Wednesday, February 25, 2009

Caesar's Second Invasion. B.C. 54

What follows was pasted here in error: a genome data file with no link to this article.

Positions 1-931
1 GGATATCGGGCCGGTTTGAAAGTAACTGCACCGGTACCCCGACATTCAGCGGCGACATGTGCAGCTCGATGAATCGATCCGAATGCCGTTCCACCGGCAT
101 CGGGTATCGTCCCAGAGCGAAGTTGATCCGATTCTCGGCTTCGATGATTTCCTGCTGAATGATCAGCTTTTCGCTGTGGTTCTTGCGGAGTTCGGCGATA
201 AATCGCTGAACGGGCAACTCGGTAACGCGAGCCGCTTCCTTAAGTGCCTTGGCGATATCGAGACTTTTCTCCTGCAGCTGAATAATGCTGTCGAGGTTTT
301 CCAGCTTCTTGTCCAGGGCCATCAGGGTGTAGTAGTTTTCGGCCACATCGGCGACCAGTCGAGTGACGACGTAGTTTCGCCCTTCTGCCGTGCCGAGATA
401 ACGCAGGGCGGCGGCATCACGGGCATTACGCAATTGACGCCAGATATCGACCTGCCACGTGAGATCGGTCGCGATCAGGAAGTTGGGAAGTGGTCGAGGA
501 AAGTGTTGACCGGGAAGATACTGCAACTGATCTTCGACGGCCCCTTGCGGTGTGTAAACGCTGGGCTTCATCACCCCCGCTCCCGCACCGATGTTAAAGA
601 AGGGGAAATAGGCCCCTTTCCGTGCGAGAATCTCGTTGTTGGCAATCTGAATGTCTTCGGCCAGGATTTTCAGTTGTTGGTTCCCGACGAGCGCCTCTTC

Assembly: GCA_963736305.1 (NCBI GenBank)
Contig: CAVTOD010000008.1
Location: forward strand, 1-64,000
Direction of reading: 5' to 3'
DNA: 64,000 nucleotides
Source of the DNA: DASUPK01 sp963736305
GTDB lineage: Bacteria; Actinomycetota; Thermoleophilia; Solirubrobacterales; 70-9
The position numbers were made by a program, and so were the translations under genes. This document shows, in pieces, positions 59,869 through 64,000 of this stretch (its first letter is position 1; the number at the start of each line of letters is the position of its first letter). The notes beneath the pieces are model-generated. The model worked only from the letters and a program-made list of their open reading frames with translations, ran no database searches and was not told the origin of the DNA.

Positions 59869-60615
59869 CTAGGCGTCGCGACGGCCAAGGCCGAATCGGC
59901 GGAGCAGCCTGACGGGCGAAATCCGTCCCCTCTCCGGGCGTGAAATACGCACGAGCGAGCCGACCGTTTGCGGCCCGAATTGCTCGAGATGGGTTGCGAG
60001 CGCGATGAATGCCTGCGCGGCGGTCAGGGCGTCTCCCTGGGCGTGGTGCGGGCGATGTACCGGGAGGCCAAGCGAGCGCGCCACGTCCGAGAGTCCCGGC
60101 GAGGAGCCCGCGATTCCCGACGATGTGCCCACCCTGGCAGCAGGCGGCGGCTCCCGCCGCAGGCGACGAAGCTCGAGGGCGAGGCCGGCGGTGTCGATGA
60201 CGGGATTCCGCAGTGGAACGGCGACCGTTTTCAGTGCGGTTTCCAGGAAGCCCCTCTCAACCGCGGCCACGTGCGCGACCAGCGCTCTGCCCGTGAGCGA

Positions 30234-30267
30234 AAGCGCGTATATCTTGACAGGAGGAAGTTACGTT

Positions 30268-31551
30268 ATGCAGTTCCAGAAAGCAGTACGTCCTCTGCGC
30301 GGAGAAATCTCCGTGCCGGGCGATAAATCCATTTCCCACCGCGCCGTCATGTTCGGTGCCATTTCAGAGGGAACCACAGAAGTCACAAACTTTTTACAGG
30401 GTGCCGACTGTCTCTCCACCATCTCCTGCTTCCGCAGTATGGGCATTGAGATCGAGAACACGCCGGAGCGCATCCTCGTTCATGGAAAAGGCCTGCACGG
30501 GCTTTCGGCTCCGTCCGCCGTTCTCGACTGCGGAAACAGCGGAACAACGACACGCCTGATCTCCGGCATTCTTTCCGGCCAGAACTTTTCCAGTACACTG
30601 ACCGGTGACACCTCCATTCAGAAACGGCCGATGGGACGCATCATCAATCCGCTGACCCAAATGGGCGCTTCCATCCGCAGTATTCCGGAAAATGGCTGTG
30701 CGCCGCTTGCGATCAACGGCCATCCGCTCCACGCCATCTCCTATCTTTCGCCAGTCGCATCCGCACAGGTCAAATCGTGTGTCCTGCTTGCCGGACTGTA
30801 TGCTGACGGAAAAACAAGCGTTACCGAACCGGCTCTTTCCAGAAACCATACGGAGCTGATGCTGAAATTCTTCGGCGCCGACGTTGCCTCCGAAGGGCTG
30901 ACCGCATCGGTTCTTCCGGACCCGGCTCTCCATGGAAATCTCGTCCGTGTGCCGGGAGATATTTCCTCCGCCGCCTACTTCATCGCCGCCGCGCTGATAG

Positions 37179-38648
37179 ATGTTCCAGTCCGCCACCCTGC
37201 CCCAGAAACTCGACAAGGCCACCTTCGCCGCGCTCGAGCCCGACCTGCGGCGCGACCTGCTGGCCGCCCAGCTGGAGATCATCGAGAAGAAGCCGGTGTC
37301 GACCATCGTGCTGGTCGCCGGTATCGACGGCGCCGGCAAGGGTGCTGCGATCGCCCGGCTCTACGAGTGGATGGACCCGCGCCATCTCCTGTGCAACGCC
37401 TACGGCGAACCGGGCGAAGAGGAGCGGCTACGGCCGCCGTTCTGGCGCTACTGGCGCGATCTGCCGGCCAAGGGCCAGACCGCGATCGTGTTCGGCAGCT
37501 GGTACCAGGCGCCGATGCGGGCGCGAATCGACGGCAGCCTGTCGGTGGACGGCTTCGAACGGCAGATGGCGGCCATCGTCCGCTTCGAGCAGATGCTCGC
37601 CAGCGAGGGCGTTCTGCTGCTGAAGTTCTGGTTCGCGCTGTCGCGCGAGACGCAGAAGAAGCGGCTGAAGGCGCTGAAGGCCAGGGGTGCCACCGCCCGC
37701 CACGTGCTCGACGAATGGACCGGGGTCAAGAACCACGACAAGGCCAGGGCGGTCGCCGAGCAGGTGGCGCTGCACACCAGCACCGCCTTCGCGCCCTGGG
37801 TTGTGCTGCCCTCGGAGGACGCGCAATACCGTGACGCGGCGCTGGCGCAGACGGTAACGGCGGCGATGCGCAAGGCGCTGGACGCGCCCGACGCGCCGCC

Cæsar had hitherto failed to strike terror into the Britons. In the following year he started in July, so as to have many weeks of fine weather before him, taking with him as many as 25,000 foot and 2,000 horse. After effecting a landing he pushed inland to the Kentish Stour, where he defeated the natives and captured one of their stockades. Good soldiers as the Romans were, they were never quite at home on the sea, and Cæsar was recalled to the coast by the news that the waves had dashed to pieces a large number of his ships. As soon as he had repaired the damage he resumed his march. His principal opponent was Cassivelaunus, the chief of the tribe of the Catuvellauni, who had subdued many of the neighbouring tribes, and whose stronghold was a stockade near the modern St. Albans. This chief and his followers harassed the march of the Romans with the rush of their chariots. If Cassivelaunus could have counted upon the continued support of all his warriors, he might perhaps have succeeded in forcing Cæsar to retreat, as the country was covered with wood and difficult to penetrate. Many of the tribes, however, which now served under him longed to free themselves from his rule. First, the Trinobantes and then four other tribes broke away from him and sought the protection of Cæsar. Cæsar, thus encouraged, dashed at his stockade and (p. 012) carried it by storm. Cassivelaunus abandoned the struggle, gave hostages to Cæsar, and promised to pay a yearly tribute. On this Cæsar returned to Gaul. Though the tribute was never paid, he had gained his object. He had sufficiently frightened the British tribes to make it unlikely that they would give him any annoyance in Gaul.

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